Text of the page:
## Problem Statement

In the above chocolate distribution problem, you will be given an array of n integers where each value represents the number of chocolates in a packet. Each packet can have a variable number of chocolates. There are m students, the task is to distribute chocolate packets such that:

**Rules :**

- Each student gets only one packet.
- The difference between the number of chocolates in the packet with
**maximum**chocolates and the packet with**minimum**chocolates given to the students is**minimum**. - However, it is not necessary that all packets should be distributed among the children.

**Input Format :**

- Array Length n
- Array’s element of size n
- number of children m

**Output Format :**

- Return an integer containing the minimum difference between the number of chocolates in the packet with
**maximum**chocolates and the packet with**minimum**chocolates.

## Example

**Input :** arr[] = {3, 4, 1, 9, 56, 7, 9, 12}

m = 5

**Output :**

```
Minimum Difference is 6.
```

## Explanation

Let us now understand the above example of chocolate distribution problem in detail.

- In the above example, there are eight packets and five children. The number of chocolates in each packet is 3 4 1 9 56 7 9 12 respectively.
- Let us say that the packet which contains 1, 3, 4, 7, and 9 is been distributed among the 5 children, so the difference between the number of chocolates in the packet with
**maximum**chocolates and the packet with**minimum**chocolates would be**9 – 1 = 8**. - Let us say that the packet which contains 3, 4, 7, 9, and 9 is been distributed among the 5 children, so the difference between the number of chocolates in the packet with
**maximum**chocolates and packet with**minimum**chocolates would be**9 – 3 = 6**. - Let us say that the packet which contains 4, 7, 9, 9, and 12 is been distributed among the 5 children, so the difference between the number of chocolates in the packet with
**maximum**chocolates and packet with**minimum**chocolates would be**12 – 4 = 8**. - Let us say that the packet which contains 7, 9, 9, 12, and 56 is been distributed among the 5 children, so the difference between the number of chocolates in the packet with
**maximum**chocolates and packet with**minimum**chocolates would be**56 – 7 = 49**.

and so on.

So above all the assumptions we can see the minimum difference between maximum chocolates and minimum chocolates is **9 – 3 = 6** by choosing the following M packets : **{3, 4, 9, 7, 9}**.

## Constraints

1 ≤ N ≤ 10^5

1 ≤ Ai ≤ 10^9

1 ≤ M ≤ N

## Approach 1: Brute Force

Let us begin with the **brute force** approach of chocolate distribution problem, which is too slow but should be mentioned during the interview.

**Intution :** In this approach, at first, we will find all the subsets of length m (children) from the given array and then we will choose the one with the minimum difference between the lowest and the maximum value.

**Algorithm :**

Here is the brute force algorithm for this particular problem:

- Firstly, we are going to take a double dimension (2D) ArrayList data structure to store all the subsets of length m in it.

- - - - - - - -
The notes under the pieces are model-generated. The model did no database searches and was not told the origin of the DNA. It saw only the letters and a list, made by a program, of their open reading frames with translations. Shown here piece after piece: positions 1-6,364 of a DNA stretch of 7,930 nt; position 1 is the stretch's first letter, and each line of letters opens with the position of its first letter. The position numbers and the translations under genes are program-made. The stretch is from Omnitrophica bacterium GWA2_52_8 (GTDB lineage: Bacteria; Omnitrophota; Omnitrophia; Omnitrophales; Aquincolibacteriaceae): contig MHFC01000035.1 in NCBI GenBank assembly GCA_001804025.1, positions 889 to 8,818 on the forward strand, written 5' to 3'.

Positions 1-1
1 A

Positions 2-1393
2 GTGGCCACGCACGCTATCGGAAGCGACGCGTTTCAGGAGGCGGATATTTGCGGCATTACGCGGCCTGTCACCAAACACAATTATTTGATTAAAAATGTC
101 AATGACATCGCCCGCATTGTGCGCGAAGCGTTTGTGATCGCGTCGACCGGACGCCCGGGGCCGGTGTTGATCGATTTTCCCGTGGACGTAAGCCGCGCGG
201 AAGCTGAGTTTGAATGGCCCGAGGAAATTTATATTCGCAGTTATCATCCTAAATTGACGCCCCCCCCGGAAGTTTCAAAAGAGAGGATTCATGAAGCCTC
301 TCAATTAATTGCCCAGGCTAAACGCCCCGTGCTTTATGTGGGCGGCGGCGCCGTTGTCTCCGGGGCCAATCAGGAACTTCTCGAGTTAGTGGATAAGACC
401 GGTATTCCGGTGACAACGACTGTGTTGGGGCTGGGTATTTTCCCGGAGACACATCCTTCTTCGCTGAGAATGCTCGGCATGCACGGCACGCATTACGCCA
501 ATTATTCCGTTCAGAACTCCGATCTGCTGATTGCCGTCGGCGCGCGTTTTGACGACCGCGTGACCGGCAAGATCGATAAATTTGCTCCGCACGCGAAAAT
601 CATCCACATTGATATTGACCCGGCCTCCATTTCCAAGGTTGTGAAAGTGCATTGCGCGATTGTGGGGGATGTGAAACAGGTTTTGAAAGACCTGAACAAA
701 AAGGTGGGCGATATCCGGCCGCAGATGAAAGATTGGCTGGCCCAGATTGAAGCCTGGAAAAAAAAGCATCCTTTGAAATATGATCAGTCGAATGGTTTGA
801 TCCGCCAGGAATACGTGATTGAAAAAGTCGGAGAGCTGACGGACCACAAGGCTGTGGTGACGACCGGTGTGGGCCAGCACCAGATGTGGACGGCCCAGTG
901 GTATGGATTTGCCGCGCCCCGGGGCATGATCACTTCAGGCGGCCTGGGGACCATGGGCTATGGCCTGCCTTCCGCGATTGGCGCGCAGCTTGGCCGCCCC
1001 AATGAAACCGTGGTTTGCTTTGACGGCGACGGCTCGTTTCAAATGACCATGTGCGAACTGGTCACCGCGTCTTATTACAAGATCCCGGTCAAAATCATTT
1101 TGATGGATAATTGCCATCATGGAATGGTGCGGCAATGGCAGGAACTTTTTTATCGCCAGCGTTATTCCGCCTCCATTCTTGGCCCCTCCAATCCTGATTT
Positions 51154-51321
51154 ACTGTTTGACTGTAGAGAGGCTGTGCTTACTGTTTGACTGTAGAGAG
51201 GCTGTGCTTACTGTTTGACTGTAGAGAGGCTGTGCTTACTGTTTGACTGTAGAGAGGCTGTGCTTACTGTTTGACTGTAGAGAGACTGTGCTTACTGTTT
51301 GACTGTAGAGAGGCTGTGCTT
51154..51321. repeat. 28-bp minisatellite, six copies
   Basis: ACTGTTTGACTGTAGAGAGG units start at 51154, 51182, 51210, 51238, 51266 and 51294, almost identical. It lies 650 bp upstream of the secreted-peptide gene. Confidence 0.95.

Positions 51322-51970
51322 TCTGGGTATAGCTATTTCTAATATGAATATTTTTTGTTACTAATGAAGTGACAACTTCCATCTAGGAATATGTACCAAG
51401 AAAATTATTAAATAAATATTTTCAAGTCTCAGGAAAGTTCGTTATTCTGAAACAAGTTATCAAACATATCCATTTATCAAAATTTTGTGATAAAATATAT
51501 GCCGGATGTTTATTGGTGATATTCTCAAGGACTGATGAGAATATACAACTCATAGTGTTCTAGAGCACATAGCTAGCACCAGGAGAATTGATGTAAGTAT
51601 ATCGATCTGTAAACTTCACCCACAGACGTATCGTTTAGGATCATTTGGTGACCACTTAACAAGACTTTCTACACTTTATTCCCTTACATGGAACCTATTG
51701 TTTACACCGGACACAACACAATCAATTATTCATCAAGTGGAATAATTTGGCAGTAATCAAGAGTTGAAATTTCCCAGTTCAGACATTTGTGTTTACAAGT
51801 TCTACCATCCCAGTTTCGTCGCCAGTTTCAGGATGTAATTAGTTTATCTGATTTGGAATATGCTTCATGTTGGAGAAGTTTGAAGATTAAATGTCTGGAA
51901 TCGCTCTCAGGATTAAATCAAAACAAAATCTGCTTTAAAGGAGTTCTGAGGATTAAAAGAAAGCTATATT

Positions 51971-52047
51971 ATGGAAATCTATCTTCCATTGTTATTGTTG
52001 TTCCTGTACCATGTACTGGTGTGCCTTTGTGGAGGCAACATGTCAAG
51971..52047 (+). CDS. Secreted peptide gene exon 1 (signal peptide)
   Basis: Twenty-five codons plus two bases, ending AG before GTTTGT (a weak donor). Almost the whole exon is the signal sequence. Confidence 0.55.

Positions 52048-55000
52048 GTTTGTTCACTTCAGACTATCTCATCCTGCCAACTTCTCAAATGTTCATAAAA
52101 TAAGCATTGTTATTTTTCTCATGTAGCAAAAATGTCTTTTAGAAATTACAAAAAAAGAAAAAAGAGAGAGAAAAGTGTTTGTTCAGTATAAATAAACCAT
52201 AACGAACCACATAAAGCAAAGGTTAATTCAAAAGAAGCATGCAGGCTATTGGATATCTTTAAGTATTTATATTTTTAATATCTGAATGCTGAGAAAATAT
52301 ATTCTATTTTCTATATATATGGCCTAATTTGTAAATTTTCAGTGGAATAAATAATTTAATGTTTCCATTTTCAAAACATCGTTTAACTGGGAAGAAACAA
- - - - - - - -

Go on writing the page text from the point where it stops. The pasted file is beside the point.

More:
- Then we will follow a recursive approach to find all the subsets of size m from the given array.
- We will have a recursive function which will contains the
**array**,**index**of elements inside the array starting with**0**index,**double dimension**(2D)**ArrayList**,**single dimension**(1D)**ArrayList**to store the current subset, and**m**(size of subset), as**arguments**. - Inside the recursive function there will be a
**base case**and**recursive steps**. Let us discuss them.

**Recursive Steps :**

*//Include the element in our subset*
store the element inside the 1D ArrayList.
recursiveFunction(array, index+1, 2D ArryaList, 1D ArrayList, m);
remove the last visited element from the 1D ArrayList.
*//Exclude the element in our subset*
recursiveFunction(array, index+1, 2D ArryaList, 1D ArrayList, m);

**Explanation :**

Basically, a **subset** of an array can be formed by choosing some (maybe 0, 1, 2, … or equal to the size of the array) elements out of all the possible array elements, in the same order in which they appear in the original array. So every element in the array has its chance of including itself or excluding itself from the subset. In the above recursive steps, we have two recursive calls, one after including the element in the subset (adding the element in the 1D ArrayList) and another after excluding the element from the subset.

**Note :** We are removing the last visited element from the ArrayList, because the ArrayList stores the element by reference and it will not remove the element automatically while returning, so we have to remove it manually.

But when this including and excluding of elements from the array will continue, and when will be the actual ending of this process. for that we need a **base case**

**Base Case :**

```
if(index == array's length){
if(1D ArrayList size == m){
Store the subset of 1D ArrayList inside the
2D ArrayList.
}
return;
}
```

**Explanation :**

In the above base case we can see, that when the index surpasses the length of the array, we are stopping the process. At that time we also check whether the size of the 1D ArrayList is equal to m, if it is the case, then we know we have got the subset of size m from the array. So we will store it in our 2D ArrayList and return it.

- We will use an answer variable to store the minimum difference between the lowest and the maximum value of every subset.
- Initialize the answer variable with Integer.MAX_VALUE.
- After getting all the subsets of size m of the given array in our 2D ArrayList, we will now iterate throughout the 2D ArrayList.
- While iterating we will keep storing the minimum difference between the lowest and the maximum value of every subset (1D ArrayList) from the 2D ArrayList in our answer variable.
- we print the answer.

### Code

Now, let us see the code of chocolate distribution problem in different programming languages.

**Code in JAVA :**

*// JAVA Code For Chocolate Distribution*
*// Problem*
import java.util.*;
public class Main {
*//Recursive function to get all the*
*//Subsets of size m.*
public static void subSet(int[] arr, int idx, List<List<Integer>> list, List<Integer> l, int m){